And then there is the torture. Brutal, ugly torture. A man getting his head dunked in water as smoking French soldiers watch. A man getting burned by a blow torch. A Man getting hung and crucified, blood dripping down his face. Others get electric shocks.

For the last half hour of the film, the fruits of Matthieu’s labors are shown: all four leaders of the FLN are killed or captured. A General congratulates Lt. Col. Mathieu, “The tapeworm’s headless now...The FLN is decapitated in Algiers.”
   
Mathieu, “We’ll hear no more of it...at least for the time being.”
   
General, “Forever, let’s hope.”

And if the movie had ended there, then we would have no disagreement trying to learn from Sri Lanka and Tamil’s "finished" civil war But the movie has an addendum. Two years later, a narrator reads: “For some unknown reason, due to some obscure motive, after two years of relative quiet, with the war contained mostly in the mountains, disturbances broke out again without warning, and nobody knows why or how...Two more years of struggle lay ahead. Then, Algeria became its own nation.”

Perhaps, at the time, the French didn't know why the revolution spontaneously revived itself. But to the viewer, the motive is crystal clear: the cruelty of the French Army drove the people to the streets. Because of the torture, the beatings, and the suspension of civil rights, the French sowed the seeds of their own destruction and lit a fire in the Algerians that could not be quenched.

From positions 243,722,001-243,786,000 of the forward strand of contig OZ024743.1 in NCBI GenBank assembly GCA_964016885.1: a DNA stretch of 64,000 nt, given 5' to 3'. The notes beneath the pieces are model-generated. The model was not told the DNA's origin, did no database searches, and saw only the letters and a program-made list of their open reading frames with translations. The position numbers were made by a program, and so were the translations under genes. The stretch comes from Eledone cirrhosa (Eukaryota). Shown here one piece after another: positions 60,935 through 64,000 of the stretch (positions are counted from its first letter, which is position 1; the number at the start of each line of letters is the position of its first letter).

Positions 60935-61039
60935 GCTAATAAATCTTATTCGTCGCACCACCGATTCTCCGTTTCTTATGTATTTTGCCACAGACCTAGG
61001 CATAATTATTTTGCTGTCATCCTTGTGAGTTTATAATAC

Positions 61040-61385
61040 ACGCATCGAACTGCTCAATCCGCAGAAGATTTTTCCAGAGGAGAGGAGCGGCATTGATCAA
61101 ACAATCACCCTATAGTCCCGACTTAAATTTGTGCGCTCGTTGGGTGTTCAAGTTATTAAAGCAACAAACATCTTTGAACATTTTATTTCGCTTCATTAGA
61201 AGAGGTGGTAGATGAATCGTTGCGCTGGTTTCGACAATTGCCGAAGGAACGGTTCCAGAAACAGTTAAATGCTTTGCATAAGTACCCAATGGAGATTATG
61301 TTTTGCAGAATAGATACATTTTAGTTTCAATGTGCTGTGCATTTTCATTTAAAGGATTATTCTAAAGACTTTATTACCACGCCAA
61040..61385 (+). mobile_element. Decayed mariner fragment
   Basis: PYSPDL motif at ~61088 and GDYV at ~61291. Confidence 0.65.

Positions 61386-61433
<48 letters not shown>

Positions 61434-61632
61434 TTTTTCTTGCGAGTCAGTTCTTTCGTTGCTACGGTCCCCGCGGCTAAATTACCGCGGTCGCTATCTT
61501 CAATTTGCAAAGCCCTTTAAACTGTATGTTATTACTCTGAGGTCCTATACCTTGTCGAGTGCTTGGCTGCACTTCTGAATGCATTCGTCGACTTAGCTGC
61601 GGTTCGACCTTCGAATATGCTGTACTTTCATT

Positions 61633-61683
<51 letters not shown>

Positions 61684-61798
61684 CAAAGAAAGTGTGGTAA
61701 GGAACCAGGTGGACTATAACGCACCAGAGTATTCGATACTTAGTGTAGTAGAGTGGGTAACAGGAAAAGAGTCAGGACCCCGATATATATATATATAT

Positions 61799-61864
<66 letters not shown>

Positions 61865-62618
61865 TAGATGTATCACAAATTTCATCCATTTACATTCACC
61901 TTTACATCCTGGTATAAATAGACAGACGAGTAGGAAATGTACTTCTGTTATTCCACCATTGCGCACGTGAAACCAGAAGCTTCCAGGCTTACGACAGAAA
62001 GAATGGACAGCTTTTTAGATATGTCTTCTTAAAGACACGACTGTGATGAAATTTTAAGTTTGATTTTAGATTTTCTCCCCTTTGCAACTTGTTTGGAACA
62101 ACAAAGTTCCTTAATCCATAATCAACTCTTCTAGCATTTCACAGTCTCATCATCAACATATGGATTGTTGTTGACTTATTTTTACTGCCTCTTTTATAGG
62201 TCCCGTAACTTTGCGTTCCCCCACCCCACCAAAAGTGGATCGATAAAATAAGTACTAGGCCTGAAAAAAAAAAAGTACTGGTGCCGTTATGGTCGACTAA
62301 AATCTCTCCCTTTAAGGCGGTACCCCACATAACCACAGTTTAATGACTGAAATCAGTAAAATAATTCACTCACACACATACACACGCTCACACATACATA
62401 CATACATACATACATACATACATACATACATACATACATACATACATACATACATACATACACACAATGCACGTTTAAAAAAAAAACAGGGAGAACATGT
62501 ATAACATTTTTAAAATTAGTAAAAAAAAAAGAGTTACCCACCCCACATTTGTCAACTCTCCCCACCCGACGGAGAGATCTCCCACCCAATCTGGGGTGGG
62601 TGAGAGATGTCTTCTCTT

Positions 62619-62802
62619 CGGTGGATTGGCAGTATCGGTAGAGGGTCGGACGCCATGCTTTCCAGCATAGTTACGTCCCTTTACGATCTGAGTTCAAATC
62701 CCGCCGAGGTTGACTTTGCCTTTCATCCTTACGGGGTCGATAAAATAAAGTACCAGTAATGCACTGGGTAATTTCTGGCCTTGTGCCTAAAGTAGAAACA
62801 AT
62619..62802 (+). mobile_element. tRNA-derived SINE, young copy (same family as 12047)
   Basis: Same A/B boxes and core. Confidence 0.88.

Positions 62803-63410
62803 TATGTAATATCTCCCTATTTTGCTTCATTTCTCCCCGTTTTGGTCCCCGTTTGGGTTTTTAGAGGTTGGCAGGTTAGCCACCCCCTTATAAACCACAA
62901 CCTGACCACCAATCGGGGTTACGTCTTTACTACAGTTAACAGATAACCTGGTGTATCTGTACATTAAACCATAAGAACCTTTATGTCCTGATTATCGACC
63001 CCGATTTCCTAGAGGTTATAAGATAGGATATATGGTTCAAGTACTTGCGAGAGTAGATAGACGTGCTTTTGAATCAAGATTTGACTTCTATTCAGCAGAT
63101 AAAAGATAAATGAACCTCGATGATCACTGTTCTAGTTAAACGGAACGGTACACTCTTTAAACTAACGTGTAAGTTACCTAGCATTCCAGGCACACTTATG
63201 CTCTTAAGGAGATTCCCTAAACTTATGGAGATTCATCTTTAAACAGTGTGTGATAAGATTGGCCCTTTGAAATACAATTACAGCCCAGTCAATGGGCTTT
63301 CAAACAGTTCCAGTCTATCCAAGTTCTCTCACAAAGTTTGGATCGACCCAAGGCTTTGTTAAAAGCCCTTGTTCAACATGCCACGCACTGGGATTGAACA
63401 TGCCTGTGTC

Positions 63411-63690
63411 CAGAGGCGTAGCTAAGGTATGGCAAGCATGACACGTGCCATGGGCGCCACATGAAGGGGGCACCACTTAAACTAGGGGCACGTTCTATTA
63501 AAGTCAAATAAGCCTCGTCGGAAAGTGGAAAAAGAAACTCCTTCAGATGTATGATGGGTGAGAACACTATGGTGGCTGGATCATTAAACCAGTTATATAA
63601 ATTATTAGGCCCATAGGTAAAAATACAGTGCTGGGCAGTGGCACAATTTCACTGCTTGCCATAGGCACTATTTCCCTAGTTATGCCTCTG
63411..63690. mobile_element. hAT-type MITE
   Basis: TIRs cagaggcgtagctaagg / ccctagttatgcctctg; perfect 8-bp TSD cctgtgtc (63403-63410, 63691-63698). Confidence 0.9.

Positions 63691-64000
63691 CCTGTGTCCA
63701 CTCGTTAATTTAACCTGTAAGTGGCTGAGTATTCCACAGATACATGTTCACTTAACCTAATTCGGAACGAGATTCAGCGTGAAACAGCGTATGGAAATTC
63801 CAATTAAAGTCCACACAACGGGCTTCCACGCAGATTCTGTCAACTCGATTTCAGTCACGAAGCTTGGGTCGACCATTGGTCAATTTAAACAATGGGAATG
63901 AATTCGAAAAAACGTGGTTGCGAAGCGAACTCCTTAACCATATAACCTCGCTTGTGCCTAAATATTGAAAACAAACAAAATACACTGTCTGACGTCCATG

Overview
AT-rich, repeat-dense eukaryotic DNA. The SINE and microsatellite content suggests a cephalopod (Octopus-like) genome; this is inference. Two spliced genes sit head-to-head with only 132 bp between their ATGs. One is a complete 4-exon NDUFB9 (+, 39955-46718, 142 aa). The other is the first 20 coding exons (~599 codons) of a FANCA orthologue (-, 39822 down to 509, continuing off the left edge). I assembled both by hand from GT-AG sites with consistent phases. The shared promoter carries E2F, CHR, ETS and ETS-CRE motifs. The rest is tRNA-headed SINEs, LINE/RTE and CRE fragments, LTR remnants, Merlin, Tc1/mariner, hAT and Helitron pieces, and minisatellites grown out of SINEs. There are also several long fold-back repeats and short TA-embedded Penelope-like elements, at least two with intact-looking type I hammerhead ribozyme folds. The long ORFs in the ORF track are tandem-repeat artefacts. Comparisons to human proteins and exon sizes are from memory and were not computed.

So, we can say the Sri Lankans have defeated the Tamil Tigers. True, they paraded the bodies of the Tamil leadership on television. But the French did these things as well in Algeria. There are two lessons to be taken here. First, the battle in Algeria wasn’t over until meaningful political change was adopted. Second, we cannot say that using brutality will defeat an insurgency in the long term because we haven't seen it happen yet.

two comments

The old wisdom of removing a head so the body withers doesn’t really apply anymore. Removing leadership from militant groups only creates further anger and chaotic reciprocation. The access to weaponry and the mentality towards violence toward occupying forces is just too prevalent. I agree, even if the leadership is gone, the war doesn’t end, it just becomes something else. It becomes random violence and latent hatred. Look at our own country; I have family in the southeast who have confederate flags on their trucks and spout slogans like “the south will rise again.”


I’d disagree with the second assertion. Raw brutality has destroyed many an insurgency. Destroying the insurgency does not mean the basic political question has been settled.

Chechnya is a good example. The Russian conquest of Chechnya was reasonably complete by the 1800s. That did not convert Chechens into Russian citizens, but it did end significant political violence there for decades. However, because the basic political problem of Chechen integration within Russia was not solved, a second Chechen insurgency had ample support when Russia’s grip loosened.